Self harm – Injuring of body tissue without suicidal intentions, including but not limited to cutting, burning, scratching, and hitting
Sexual abuse & Trauma – Including dealing with past sexual assault, childhood trauma, environmental trauma (e.g. witnessing/experiencing violence), PTSD (post traumatic stress disorder)



Acceptance and Commitment Therapy (ACT) Acceptance and Commitment Therapy (ACT) is a form of cognitive behavioral therapy that uses mindfulness and behavioral activation to help people learn strategies to live life more in the present, more focused on important values and goals, and less focused on painful thoughts, feelings and experiences. (learn more)
Cognitive Behavioral Therapy (CBT)In cognitive behavioral therapy, you work with a therapist in a structured way, attending a limited number of sessions. Cognitive behavioral therapy helps you become aware of inaccurate or negative thinking, so you can view challenging situations more clearly and respond to them in a more effective way. (learn more)
Dialectical Behavioral Therapy (DBT) Dialectical Behavior Therapy (DBT) is a cognitive behavioral treatment that often used to treat disorders such as substance dependence, depression, post-traumatic stress disorder (PTSD), eating disorders, and particularly chronic borderline personality disorder. It teaches skills such as mindfulness, pain tolerance, interpersonal effectiveness, and emotional regulation. (learn more)
Interpersonal Therapy (IPT)Interpersonal Therapy (IPT) is a time-limited psychotherapy that focuses on interpersonal issues, which are understood to be a factor in the genesis and maintenance of psychological distress. The targets of IPT are symptom resolution, improved interpersonal functioning, and increased social support. (learn more)
Mindfulness PracticesMindfulness practices include but are not limited to developing awareness, attention, and remembering. In mindfulness-informed therapy, clients develop tools to become aware of what is occurring within and around them, so they can begin to untangle from mental preoccupations and difficult emotions. Self-acceptance and compassion are also core elements of mindfulness-informed therapy. (learn more)
Supportive TherapySupportive psychotherapy is used primarily to reinforce a patient’s ability to cope with stressors by giving clients the opportunity to express their feelings and thoughts about the issues. Clinicians help patients learn how to move forward and make decisions or changes that may be necessary to adapt, either to an acute change, such as the loss of a loved one or severe disappointment, or to a chronic situation, such as an ongoing illness. (learn more)



Young adults / college students (18 - 24)




I’ve worked with a variety of therapists and know the struggle to find the right balance all too well. Annie’s approach of inserting her educated opinion is balanced by her ability to remain still and allow the client to work through it without input. Her intuitive nature allows for an ebb and flow throughout the session that leads to personal accomplishment in a supportive setting.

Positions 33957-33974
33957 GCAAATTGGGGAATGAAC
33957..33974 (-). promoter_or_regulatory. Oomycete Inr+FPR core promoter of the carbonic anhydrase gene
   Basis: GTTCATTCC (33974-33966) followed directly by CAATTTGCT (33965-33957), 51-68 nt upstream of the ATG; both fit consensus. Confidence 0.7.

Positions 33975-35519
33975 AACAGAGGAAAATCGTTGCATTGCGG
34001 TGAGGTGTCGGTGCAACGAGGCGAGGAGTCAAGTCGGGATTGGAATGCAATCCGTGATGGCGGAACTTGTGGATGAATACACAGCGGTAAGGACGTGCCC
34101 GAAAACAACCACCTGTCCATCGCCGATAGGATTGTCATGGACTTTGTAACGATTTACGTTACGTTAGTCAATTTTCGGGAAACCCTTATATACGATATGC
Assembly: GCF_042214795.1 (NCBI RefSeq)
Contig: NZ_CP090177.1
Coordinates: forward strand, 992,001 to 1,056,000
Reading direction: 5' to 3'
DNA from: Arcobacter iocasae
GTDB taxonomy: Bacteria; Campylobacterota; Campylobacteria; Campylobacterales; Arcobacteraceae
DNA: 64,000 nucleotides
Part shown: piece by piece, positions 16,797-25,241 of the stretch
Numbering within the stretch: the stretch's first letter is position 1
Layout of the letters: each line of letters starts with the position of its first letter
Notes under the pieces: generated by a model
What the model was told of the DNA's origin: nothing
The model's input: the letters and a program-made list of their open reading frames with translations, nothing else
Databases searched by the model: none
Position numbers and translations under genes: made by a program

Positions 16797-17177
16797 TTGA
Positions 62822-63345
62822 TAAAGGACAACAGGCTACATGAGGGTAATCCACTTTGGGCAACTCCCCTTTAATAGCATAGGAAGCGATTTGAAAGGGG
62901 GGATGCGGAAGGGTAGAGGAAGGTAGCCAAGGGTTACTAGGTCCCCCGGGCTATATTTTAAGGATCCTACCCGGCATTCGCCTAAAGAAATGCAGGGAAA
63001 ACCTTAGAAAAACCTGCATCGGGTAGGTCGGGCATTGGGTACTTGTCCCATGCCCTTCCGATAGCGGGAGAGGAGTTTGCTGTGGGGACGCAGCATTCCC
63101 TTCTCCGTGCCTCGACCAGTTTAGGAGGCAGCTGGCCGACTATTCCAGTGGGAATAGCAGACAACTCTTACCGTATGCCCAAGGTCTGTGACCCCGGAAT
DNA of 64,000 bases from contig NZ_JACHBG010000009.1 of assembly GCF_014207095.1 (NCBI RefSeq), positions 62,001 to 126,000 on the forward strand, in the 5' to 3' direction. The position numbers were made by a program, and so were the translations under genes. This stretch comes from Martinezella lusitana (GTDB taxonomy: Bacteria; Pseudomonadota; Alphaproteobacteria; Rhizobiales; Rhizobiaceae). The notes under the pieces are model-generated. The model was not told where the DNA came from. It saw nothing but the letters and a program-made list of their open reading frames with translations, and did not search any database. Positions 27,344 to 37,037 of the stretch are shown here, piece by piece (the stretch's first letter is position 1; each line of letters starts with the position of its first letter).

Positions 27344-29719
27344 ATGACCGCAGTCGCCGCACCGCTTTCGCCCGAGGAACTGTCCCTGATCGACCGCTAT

Annie is a talented therapist who gives and receives feedback well. I appreciate her transparency and ability to help her clients grow by showing them what they are capable of accomplishing in session and beyond.
— Ambitious adult woman with feminist values, much talent to offer, and a diagnosis of GAD, BED, and PTSD (2016)
Dr. Annie McCue has shown me that a therapist can actually help. To generalize, I haven’t had the best experience with mental health care providers in the past. I was connected with Annie through a treatment center I went to at a time that can be categorically “the worst point in my life.” A solid combination of family, internal, life, and health issues resulted in a very miserable day to day experience.

I had pretty much given up hope in being “helped” by others or even by myself when I was paired with Annie. She upfront told me she wants me to have a quality experience, make progress and be honest with her. If I didn’t like something she did/said she told me she wanted me to tell her and we can work from there. She is not a therapist who is very “in your face” about the fact that she has degrees and because of it she’s better than you and knows more. She listens! She cares. And most importantly she combines her knowledge with your experiences to create a quality treatment plan in order to help you.

She frequently checks in with me about how I’m feeling in regards to progress made and treatment plans being used to make sure that I am still happy with the things happening, and if not we then discuss it to fix it. She isn’t hesitant to push me in difficult situations because she knows what I need to do to make progress. With the perfect balance of humor and supportive questions/remarks I have been able to open up and make incredible progress. Annie isn’t afraid to stop me during my rants about all the things my brain is rapidly processing- just to ask me to clarify about one of the thoughts- once I do, she says continue. She helps me get through things by processing them- not telling me to just ignore them. I could just keep going about how great she is, but I’ll sum it up with this- I feel immensely supported with Dr. Annie McCue on my treatment team.
— CEDC alum '15 ; College Student (2016)